‘We wanted a home more than anything else’: How millennials are coping with the hot housing market

The current surge of new buyers brings with it a growing desire (and higher prices) for family-friendly areas

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During the past two years, the U.S. housing market has seen record home value growth, driven greatly by a shortage of available homes and an influx of millennial buyers. The current median age of a first-time home buyer is 32 years old, a birthday that another nearly 5 million Americans are set to celebrate in 2022. Overall demand is high, but certain areas are seeing even more growth due to millennial interest. 

In a recent Zillow study, researchers found that the top 10% of ZIP codes with the largest share of kids grew 21.3% from October 2020 to October 2021, nearly 4 percentage points more than areas with the smallest share of kids. 

Prospective home buyer Carlen Wilson, together with her partner, started searching in 2020 after their landlord sold the home they were renting. 

“It started with us kind of doing the initial groundwork, going onto Zillow practically every day, looking to see what was there,” Carlen says. 

Next, they sat down and made a list of “must-haves,” many of which were location-specific. “Neighborhood was probably one of the biggest aspects for us,” Carlen says. They knew they needed to be near a major roadway for her commute and wanted to be within walking distance of at least a coffee shop. The first-time buyers were also looking for a single-family home with a yard.

“We were focusing on certain neighborhoods, so by the time we got to our agent, we had a pretty clear idea in mind of what we wanted and what we could get.” However, the young couple already felt the squeeze of rising prices in the family-friendly neighborhoods they were looking in. “You know it’s hard, because you’d see something listed for a certain price, but of course it could go way above that,” she says. Within a few months, the couple purchased a home that they plan to renovate and live in for at least five years. It isn’t their dream home, Carlen says, but “we realized we wanted a house more than anything else at the end of the day.”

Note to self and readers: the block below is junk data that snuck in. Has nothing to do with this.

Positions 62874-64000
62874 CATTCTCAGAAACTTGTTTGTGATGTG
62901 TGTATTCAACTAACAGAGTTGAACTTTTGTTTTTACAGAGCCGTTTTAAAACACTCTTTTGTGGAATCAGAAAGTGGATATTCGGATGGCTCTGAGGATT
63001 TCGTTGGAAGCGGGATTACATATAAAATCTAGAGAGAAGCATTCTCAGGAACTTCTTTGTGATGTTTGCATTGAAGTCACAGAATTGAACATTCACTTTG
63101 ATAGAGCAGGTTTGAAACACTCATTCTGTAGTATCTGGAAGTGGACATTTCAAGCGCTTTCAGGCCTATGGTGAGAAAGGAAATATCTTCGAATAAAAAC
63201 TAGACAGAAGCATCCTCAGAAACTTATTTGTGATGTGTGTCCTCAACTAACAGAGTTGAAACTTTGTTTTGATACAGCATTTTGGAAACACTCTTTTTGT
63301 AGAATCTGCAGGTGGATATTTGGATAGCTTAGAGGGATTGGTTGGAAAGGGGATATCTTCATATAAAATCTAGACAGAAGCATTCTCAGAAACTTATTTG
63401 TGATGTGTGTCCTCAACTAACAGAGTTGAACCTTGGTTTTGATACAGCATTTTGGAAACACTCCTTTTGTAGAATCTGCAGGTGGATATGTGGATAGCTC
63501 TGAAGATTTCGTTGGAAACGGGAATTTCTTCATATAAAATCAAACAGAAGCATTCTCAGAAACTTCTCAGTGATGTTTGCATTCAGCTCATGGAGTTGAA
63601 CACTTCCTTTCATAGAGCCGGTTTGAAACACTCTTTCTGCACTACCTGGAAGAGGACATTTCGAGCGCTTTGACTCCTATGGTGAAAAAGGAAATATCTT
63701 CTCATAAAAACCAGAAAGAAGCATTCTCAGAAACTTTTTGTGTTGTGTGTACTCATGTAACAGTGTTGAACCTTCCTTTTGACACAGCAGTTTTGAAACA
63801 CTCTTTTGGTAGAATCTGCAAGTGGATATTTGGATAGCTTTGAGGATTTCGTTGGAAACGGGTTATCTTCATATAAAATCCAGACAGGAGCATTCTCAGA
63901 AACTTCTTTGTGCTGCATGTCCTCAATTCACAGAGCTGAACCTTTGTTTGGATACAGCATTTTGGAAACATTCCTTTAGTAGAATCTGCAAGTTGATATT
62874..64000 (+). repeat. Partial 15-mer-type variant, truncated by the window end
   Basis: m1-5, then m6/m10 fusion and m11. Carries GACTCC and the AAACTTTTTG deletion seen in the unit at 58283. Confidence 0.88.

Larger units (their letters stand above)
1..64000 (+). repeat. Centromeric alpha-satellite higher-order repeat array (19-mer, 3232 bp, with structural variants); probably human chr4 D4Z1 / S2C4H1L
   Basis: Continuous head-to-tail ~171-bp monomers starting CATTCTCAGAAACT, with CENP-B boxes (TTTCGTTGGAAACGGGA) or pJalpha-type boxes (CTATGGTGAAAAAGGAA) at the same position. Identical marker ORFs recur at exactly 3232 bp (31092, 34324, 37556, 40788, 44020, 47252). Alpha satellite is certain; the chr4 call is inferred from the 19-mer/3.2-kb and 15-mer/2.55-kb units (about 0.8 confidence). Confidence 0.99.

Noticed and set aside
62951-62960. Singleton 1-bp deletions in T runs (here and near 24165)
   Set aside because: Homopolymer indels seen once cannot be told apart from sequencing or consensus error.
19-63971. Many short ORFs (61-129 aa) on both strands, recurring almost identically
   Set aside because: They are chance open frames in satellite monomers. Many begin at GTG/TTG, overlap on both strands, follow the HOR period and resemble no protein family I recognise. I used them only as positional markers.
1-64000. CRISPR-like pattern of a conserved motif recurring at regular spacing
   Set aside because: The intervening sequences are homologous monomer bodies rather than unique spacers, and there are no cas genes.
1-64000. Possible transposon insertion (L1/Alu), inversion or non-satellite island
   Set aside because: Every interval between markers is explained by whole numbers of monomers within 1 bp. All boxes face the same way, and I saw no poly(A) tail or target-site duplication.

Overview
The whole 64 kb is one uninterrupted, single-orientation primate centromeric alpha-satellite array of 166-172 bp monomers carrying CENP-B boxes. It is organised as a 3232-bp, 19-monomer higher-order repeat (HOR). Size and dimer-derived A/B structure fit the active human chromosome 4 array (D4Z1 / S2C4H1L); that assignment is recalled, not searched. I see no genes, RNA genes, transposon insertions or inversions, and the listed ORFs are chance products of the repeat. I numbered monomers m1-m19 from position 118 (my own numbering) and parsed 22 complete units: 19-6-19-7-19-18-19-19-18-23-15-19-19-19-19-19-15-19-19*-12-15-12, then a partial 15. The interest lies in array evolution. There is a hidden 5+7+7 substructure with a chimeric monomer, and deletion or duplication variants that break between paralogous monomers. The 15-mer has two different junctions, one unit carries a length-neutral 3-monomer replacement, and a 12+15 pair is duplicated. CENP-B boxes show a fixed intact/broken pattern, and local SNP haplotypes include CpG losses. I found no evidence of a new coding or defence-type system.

Though the pandemic exacerbated the rush to the suburbs, Zillow’s research team found that this family-friendly neighborhood inflation trend began in 2013 — when the first group of millennials hit their 32nd birthdays. Samona* and her husband were living in New York City in early 2019 when they began house hunting in New Jersey. Finding a family-friendly neighborhood was the top priority for the prospective buyers.

“We knew we wanted to move before we had kids,” Samona recalls. “We wanted the space and a good school system.” Even in 2019, the millennial couple struggled to find a home in the popular Bergen County area, losing out on homes due to failed inspections and competitive all-cash offers.

Samona and her husband on closing day

Still, despite the high demand and low inventory, they knew they wanted to buy. In order to land something in their ideal location, the couple had to be more flexible about their wants. “I felt very rushed in this period,” Samona says. “I think it forced me to be less detailed than I normally am, and I felt as though I had to give up things in order to get the house.” They have a few regrets about the home they eventually bought, but the neighborhood isn’t one of them. 

Since closing at the end of 2019, they’ve celebrated the birth of their first child and put time and energy into improving the 1950s kitchen and other features, further increasing the home’s value. However, the couple has no plans to move anytime soon. They hope to raise their family and stay in the house for the foreseeable future.

Millennials who are seeking homes in these popular family-friendly areas can do several things to make their home-buying experience easier, such as working with a knowledgeable local agent and getting assistance with a down payment. 

*Samona prefers not to use her last name

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